Before my son was diagnosed with Autism, I rarely thought about what I would need to do to my house to make it safe. Shortly after the diagnosis came, I was outside with him taking a walk. He was right beside me, and I stopped to chat with a neighbor. I only looked away for a moment, and the next time I looked, he was halfway across the street running to our neighbor’s driveway. He wasn’t looking both ways, he wasn’t paying attention to traffic, and he was just moving toward the toy he saw in their garage. A few weeks later, I was getting ready for the day, and I left him downstairs in the living room for only a few minutes. When I returned to the main floor, I found the patio door open, all the cats were outside, and he was in the yard.
I wish these were the only two times this has happened, but it’s happened again and again. We have taken measures to lock doors, stay with him at all times, and ordering him a medic alert bracelet that indicated he has autism. About the time the wandering started becoming an issue, another mom on an Autism parent support page shared a link to a website that offered free safety boxes to parents of children on the spectrum. These boxes can be ordered free of chard through National Autism Society. They are free of charge, or you can opt to pay $10 and pay it forward to the next person that orders a box. We chose to pay the $10 donation.
The box arrived within a few weeks. It included a caregiver checklist, a family wandering emergency plan, a first responder profile form, a wandering prevention brochure, a sample IEP letter, a student profile form, emotion identification cards, and wandering quick tips for literature. It also included items to help with wandering prevention that included:
2 GE wireless door/window alarms with batteries
One Medic Alert Bracelet and shoe ID tag
5 Adhesive Stop Sign Visual Prompts for doors, window or appliances like a stove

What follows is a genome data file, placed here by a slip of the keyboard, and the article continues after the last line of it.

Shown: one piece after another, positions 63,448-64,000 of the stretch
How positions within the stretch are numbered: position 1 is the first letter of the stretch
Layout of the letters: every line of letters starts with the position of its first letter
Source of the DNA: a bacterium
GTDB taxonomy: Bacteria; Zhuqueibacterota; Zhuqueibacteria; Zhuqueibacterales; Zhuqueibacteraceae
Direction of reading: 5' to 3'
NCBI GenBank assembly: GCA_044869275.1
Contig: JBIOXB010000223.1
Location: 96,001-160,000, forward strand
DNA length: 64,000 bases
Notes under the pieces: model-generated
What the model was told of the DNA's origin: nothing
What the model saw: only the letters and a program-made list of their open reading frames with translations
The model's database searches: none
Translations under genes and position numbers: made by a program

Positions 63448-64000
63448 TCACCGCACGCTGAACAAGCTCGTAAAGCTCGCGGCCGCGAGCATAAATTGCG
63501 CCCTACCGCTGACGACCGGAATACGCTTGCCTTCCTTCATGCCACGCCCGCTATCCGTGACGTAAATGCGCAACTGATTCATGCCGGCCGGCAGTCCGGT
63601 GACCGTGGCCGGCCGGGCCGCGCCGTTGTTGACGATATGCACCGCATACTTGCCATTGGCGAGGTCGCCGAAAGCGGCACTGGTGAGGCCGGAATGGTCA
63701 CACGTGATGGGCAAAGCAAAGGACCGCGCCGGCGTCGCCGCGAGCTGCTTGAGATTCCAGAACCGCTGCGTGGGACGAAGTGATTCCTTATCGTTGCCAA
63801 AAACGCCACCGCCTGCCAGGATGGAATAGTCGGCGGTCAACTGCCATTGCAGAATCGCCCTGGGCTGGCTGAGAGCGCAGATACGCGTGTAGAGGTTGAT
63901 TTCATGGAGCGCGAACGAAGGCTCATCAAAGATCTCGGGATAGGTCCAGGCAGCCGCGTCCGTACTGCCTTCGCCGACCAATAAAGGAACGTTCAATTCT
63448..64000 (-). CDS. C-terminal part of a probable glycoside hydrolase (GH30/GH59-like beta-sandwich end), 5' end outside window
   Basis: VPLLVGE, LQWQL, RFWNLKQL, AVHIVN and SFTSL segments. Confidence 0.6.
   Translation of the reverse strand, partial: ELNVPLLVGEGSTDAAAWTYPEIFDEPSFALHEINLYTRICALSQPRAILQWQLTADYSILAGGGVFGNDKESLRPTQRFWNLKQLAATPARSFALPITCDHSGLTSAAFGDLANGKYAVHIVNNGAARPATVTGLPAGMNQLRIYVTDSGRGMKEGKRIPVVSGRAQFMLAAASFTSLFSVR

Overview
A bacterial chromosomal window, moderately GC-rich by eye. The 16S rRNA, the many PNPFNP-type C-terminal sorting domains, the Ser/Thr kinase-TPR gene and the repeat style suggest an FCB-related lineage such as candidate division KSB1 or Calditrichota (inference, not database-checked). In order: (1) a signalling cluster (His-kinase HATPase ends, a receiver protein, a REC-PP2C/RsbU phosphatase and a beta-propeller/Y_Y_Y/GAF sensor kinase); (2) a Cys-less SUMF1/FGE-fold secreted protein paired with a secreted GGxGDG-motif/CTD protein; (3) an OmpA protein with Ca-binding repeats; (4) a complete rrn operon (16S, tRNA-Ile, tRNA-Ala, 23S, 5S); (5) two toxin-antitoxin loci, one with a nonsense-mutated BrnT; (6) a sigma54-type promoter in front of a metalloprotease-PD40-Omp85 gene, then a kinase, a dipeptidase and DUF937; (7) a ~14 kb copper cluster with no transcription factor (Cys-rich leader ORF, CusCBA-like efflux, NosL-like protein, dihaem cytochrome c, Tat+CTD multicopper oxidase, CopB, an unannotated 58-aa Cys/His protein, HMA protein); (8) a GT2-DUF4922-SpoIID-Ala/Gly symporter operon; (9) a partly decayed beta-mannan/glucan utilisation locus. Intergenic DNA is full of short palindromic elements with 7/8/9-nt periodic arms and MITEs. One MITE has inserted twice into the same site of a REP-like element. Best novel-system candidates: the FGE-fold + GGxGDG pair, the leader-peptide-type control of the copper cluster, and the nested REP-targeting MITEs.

2 Safety alert clings for the car or windows
One red safety alert wristband
One child ID kit from the National Center for Missing and Exploited Children
The content of the literature was fantastic, and I felt like I had a much better understanding of how to prepare and prevent his wandering. My biggest concern is always his safety as he rarely stops to consider his surroundings when he is in the middle of running. We placed the Stop Signs on the front and back doors. We spent time with him and taught him that the sign meant he was not to open the door without mommy or daddy. We placed the safety clings on our car to alert first responders that a child with autism was a passenger in the car. We updated his medic alert bracelet to include Autism. The door alarms have not yet been used because we intend to install a home security system.
Any new parent to the Autism world needs to get this box. You will learn about the dangers of wandering. There is information on how to keep your child safe, how to work with the schools, and how to correctly ID your child in the event they do elope.
To order your box click the link below and fill out the form. The box can be delivered for free, or you can opt to “pay it forward.” No matter what you choose, the choice to get this box will help you better understand the importance of keeping your child safe from elopement and wandering.
As a mother that has experienced the panic of a child wandering off in a split second, I hope this tip will provide you the knowledge you need to help keep your child safe.
Please let us know if you have ordered The Big Red Safety Box by commenting below.